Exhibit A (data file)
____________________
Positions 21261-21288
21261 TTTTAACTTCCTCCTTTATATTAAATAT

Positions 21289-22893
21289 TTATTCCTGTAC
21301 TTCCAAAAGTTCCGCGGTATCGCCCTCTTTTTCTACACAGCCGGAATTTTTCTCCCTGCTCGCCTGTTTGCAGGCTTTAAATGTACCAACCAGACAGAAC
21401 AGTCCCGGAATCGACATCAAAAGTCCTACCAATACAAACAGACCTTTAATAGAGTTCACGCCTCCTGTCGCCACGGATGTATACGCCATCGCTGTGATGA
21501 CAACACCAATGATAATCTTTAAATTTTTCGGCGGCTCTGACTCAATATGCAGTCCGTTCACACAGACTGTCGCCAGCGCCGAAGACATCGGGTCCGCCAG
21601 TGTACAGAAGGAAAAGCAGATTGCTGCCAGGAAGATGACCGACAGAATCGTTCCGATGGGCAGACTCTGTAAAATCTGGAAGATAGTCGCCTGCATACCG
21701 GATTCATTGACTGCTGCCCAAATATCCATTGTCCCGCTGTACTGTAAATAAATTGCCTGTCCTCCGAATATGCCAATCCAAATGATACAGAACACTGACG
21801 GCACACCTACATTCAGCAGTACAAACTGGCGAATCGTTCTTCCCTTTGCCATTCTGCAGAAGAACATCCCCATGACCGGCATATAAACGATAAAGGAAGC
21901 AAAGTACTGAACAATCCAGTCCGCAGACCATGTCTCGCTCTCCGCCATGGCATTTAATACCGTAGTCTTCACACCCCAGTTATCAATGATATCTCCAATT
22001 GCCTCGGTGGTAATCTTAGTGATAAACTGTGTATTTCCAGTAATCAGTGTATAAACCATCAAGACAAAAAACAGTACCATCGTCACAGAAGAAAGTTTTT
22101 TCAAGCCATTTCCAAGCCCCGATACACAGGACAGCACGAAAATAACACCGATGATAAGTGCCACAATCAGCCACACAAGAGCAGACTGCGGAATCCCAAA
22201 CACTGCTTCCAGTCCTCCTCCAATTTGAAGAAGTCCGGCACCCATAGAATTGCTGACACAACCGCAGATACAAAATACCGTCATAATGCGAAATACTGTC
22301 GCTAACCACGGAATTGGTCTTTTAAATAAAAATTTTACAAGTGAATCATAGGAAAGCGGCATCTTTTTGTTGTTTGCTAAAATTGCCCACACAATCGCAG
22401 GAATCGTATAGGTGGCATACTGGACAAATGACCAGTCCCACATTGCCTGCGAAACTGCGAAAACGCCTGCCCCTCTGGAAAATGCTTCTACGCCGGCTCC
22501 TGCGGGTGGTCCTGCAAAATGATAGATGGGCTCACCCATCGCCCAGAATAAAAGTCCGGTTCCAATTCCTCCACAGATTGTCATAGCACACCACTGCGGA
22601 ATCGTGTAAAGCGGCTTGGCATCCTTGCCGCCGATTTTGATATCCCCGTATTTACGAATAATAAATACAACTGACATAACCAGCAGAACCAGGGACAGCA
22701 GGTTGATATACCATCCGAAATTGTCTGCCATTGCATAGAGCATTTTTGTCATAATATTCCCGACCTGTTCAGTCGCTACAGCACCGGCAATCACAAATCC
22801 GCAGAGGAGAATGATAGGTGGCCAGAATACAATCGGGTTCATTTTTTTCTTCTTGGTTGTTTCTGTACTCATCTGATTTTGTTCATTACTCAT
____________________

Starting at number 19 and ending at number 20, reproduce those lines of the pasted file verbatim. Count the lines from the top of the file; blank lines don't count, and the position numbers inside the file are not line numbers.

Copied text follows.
22701 GGTTGATATACCATCCGAAATTGTCTGCCATTGCATAGAGCATTTTTGTCATAATATTCCCGACCTGTTCAGTCGCTACAGCACCGGCAATCACAAATCC
22801 GCAGAGGAGAATGATAGGTGGCCAGAATACAATCGGGTTCATTTTTTTCTTCTTGGTTGTTTCTGTACTCATCTGATTTTGTTCATTACTCAT